While Dr. No and the Bond franchise as a whole put Sean Connery on the map, one of his earlier efforts is 1961’s The Frightened City coming just a year before his first turn as super spy 007. It is fascinating to gain a glimpse at one of cinema’s icons just prior to his breakout role. The Frightened City should be seen as far more than just an early glimpse at Connery with it offering an interesting look at the seedy underbelly of early 60s London, Soho in particular.
The Frightened City focuses on efforts to curtail the growth of organised crime in London, focusing both on the mob side of things and police efforts to stop the spread of crime as such this offers an interesting dynamic and a diverse cast of characters at the core of the story. Alfred Marks plays Harry Foulcher, a club owner whose supposedly legitimate business acts as a front for a protection racket. Foulcher works in collaboration with accountant Waldo Zhernikov played by Pink Panther and The LadyKillers star Herbert Lom who is the brains behind the expansion of the city’s gangs unbeknownst to the authorities.
Connery comes into play when the crime syndicates need a tough guy to help them collect larger sums that come in and his part Paddy Damion is an old acquaintance of Harry’s. Connery is perhaps not as fine-tuned as he would come to be and certainly was still mastering his craft but his natural screen presence shines through and in many ways this acts as a direct audition for the role of Bond with his first scene showing martial arts training reminiscent of scenes in You Only Live Twice. Following a back and forth for the first 25 minutes, Damion forms much of the basis for the film’s 2nd and 3rd acts and Connery holds his own against more experienced co-stars Lom and Marks.
One of the biggest strengths of the film is how effortlessly it manages to capture London in the early 60s particularly Soho and the more gritty urban nature of its gangs which was often overlooked at the time and acts in contrast to the more glamorous feel of some of the later 60s flicks and the overall feel of the Swinging Sixties. The London depicted here feels dangerous and harsh and the title The Frightened City is an apt one for sure.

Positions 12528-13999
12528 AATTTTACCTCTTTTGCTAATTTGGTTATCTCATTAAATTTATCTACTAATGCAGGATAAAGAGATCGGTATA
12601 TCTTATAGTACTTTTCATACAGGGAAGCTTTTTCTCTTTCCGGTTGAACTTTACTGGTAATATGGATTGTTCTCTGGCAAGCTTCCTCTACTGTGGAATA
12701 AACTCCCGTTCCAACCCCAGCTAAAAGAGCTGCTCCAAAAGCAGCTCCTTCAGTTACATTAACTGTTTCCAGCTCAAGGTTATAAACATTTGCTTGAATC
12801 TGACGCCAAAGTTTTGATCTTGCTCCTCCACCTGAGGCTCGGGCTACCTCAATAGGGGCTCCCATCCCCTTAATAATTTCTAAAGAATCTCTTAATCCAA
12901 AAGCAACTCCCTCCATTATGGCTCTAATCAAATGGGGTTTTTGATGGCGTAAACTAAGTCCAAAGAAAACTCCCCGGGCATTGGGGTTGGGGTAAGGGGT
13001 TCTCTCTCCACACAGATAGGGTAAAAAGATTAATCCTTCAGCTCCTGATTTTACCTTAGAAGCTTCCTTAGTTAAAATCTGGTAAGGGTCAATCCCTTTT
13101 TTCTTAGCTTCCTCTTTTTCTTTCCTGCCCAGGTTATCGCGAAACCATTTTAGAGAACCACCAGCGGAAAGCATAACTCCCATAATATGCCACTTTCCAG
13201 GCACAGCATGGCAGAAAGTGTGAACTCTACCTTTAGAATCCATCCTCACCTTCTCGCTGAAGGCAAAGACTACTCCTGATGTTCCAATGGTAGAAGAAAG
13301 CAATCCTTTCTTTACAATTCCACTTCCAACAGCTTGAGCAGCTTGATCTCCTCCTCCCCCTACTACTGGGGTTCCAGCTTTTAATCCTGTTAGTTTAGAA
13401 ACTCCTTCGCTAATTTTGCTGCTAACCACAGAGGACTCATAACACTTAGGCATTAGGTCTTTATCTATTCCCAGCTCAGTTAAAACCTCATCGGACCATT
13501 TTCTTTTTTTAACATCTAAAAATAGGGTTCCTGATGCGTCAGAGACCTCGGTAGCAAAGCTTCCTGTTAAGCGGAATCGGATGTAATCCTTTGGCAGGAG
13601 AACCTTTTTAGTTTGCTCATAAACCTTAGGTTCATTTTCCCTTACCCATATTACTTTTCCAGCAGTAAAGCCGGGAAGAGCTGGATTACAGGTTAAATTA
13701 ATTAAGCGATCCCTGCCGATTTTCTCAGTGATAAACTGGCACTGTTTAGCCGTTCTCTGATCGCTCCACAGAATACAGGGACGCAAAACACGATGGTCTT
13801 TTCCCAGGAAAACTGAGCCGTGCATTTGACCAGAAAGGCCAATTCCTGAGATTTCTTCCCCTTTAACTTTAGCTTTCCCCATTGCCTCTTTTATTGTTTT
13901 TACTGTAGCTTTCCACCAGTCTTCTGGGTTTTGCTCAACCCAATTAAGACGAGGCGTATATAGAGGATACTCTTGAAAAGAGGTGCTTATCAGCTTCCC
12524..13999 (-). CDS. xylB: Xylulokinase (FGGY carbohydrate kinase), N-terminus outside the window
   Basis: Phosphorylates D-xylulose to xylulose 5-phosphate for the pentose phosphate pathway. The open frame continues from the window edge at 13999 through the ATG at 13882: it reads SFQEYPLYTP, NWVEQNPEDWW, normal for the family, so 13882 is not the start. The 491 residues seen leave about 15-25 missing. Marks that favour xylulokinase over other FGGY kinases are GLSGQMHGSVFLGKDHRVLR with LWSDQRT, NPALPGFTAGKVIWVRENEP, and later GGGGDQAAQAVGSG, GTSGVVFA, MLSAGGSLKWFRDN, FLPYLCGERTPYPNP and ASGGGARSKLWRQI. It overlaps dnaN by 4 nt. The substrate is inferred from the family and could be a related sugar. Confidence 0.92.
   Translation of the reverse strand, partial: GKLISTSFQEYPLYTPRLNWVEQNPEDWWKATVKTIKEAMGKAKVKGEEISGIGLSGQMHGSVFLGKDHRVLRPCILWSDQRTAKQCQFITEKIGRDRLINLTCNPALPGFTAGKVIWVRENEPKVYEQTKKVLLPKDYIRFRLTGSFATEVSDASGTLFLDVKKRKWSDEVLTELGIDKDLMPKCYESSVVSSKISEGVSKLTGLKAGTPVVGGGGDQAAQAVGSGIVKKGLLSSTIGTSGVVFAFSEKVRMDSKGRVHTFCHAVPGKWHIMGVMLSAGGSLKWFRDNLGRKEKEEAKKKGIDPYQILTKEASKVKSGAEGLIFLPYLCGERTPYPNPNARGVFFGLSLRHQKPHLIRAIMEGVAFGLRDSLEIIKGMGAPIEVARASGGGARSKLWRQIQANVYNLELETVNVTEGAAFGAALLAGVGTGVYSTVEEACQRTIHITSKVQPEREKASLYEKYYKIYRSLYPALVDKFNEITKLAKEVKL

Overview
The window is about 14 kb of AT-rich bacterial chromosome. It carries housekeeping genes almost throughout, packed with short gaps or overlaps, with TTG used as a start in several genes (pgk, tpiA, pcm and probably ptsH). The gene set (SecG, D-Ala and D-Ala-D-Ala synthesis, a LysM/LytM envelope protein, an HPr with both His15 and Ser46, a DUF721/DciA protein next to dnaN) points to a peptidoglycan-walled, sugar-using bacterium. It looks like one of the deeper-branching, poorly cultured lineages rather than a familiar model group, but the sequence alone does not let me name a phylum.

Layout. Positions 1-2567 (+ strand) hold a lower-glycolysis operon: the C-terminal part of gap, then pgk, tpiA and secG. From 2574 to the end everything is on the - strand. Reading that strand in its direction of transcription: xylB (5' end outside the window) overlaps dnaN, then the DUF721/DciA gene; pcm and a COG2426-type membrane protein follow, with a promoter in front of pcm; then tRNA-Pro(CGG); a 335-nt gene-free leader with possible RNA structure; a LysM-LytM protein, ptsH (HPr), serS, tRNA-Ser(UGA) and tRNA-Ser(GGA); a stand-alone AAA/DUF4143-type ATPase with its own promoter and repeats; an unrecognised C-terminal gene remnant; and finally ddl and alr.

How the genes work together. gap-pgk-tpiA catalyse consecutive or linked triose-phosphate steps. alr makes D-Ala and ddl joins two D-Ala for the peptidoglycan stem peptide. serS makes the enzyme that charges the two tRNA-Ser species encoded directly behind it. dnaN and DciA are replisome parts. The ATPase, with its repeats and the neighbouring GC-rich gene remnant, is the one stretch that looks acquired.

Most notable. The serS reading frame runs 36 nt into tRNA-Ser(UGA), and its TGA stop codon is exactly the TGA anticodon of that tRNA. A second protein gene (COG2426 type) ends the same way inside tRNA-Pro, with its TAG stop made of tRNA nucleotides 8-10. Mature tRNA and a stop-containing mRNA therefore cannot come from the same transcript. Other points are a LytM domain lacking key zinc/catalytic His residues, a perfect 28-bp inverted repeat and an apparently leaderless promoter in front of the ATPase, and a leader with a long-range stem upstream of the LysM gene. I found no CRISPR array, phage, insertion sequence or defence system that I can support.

The period setting is reflected further by the score, spearheaded by its theme penned by The Shadows which perhaps has stayed in the audience consciousness longer than the film itself and peaked at #1 at the time of release.
In many ways this film evokes the French New Wave of the early 60s perhaps reminiscent of Godard’s Breathless and Truffaut’s Shoot The Piano Player in particular in this instance of course London acts as a star of the film much as Paris was a major factor in the success of those films. This film also boasts many traits of the Noir genre and while certainly not the most ground-breaking its influences don’t detract from its clear strengths and it is interesting to contrast a British film of the era to its European counterparts that are far better known today.
While certainly not the finest film its cast would make particularly with Sean Connery and Herbert Lom attached The Frightened City is a dark, gritty take on early 60s London boasting some fine performances from its star studded cast, largely before reaching the peak of their fame. Connery is of course the main draw here but there is much enjoyment to be found and while not one of the great crime films of the 1960s this is certainly a film worth seeking out for fans of the genre as a whole and 60s London.
The Frightened City is out now on digital platforms and on DVD and Bly-Ray.